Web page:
Faculty members in HPU’s Department of Biology recently completed research on various classroom teaching methods to determine impacts on performance for underrepresented groups of students. Pictured top left to right are Dr. Dinene Crater, Dr. Y. Kevin Suh, Dr. Neil Coffield and Dr. Veronica Segarra. Pictured bottom left to right are Dr. Todd Lyda, Dr. Angela Bauer, Dr. Cindy Vigueira and Dr. Patrick Vigueira.
Growth mindset messaging supports a more inclusive academic environment.
HIGH POINT, N.C., Mar. 3, 2020 – Dr. Angela Bauer, professor and founding dean of High Point University’s Wanek School of Natural Sciences, and other faculty members in HPU’s Department of Biology recently completed research on various classroom teaching methods to determine impacts on performance for underrepresented groups of students.
The study was published in the American Society for Cell Biology’s Life Science Education, a leading peer-reviewed journal in STEM instruction. To read the full study, visit https://www.lifescied.org/doi/full/10.1187/cbe.19-07-0134.
Titled, “Fostering Equitable Outcomes in Introductory Biology Courses through Use of a Dual Domain Pedagogy,” the study was conducted with HPU’s Dr. Neil Coffield, Dr. Dinene Crater, Dr. Todd Lyda, Dr. Veronica Segarra, Dr. Y. Kevin Suh, Dr. Cindy Vigueira and Dr. Patrick Vigueira.
In education, there are three domains of learning, including the cognitive domain (knowledge), the affective domain (attitude) and the psychomotor domain (skills).
“In this study, we introduce Dual Domain Pedagogy (DDP), a novel pedagogy developed that combines the cognitive and affective domains of learning,” says Bauer. “We wanted to examine how this instructional approach can reduce or close performance gaps in STEM fields.”
The affective domain of learning, originally described as the actions, feelings and thoughts students develop as a result of the instructional process, is considered to be the gateway to learning.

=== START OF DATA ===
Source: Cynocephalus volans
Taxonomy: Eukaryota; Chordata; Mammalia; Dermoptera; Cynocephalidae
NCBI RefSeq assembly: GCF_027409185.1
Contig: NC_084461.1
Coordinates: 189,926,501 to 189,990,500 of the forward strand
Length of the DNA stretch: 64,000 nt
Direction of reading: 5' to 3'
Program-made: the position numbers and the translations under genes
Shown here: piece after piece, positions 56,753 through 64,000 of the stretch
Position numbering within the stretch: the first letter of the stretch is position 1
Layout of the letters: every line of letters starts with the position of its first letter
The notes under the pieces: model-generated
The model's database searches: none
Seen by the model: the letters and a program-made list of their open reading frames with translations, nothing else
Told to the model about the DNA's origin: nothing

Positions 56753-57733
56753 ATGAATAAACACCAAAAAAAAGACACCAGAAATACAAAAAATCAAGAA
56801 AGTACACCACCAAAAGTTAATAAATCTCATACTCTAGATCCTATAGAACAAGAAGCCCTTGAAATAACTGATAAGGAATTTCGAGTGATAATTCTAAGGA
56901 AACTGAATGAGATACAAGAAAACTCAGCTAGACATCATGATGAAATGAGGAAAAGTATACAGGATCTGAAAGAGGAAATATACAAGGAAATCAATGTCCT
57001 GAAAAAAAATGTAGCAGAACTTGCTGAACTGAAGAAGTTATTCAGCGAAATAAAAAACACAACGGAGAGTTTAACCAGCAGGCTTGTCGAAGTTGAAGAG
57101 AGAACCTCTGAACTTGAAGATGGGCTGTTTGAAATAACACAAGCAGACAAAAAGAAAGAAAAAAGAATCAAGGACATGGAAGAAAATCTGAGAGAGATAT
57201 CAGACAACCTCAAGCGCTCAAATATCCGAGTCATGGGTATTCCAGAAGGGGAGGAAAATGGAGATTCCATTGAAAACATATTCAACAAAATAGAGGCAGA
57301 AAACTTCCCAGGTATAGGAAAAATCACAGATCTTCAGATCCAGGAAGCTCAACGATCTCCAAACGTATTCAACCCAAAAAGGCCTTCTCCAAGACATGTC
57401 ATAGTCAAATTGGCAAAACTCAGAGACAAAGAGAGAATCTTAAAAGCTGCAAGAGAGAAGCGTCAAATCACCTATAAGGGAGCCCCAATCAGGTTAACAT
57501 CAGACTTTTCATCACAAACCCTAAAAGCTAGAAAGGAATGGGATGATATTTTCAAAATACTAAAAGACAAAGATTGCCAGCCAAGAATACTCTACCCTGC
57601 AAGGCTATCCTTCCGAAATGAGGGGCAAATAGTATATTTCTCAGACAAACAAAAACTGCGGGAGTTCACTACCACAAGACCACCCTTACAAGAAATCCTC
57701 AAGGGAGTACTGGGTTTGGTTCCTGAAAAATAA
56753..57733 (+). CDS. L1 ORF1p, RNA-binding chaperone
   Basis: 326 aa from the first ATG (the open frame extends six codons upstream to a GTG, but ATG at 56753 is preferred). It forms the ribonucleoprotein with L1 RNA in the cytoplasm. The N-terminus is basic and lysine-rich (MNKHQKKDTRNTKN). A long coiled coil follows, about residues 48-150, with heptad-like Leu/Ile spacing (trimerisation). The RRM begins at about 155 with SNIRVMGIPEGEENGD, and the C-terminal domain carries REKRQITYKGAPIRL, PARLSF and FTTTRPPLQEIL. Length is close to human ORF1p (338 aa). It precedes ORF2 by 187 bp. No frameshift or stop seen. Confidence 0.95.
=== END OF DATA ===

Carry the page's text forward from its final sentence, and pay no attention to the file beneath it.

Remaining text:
“We wanted to understand how weekly growth mindset messaging impacted the affective domain of learning, when coupled with best practices for addressing the cognitive domain of learning,” says Bauer.
The study examines academic performance of students from different racial/ethnic groups in response to three different pedagogies in introductory biology courses, including lecture only, active learning only and DDP. The results indicate significant interaction between pedagogy and race/ethnicity in the introductory biology courses, with DDP being the pedagogical condition that completely eliminated the academic performance gap between black and white students.
“When instructors take intentional steps to address the affective domain of learning, as we have with DDP, the gains can be significant,” says Bauer.
While the results report the powerful impact of DDP on closing performance gaps, additional research is needed on the affective domain of learning in STEM classrooms.
“Not only will greater understanding of this pedagogy allow us to discover new ways to foster a more equitable classroom environment and ultimately educate a more diverse array of scientists and health care professionals, but it will also better prepare all graduates—regardless of their race/ethnicity—with the skills necessary for success, including self-awareness, appreciation for diversity, listening skills and change readiness, once they graduate from our institutions,” says Bauer.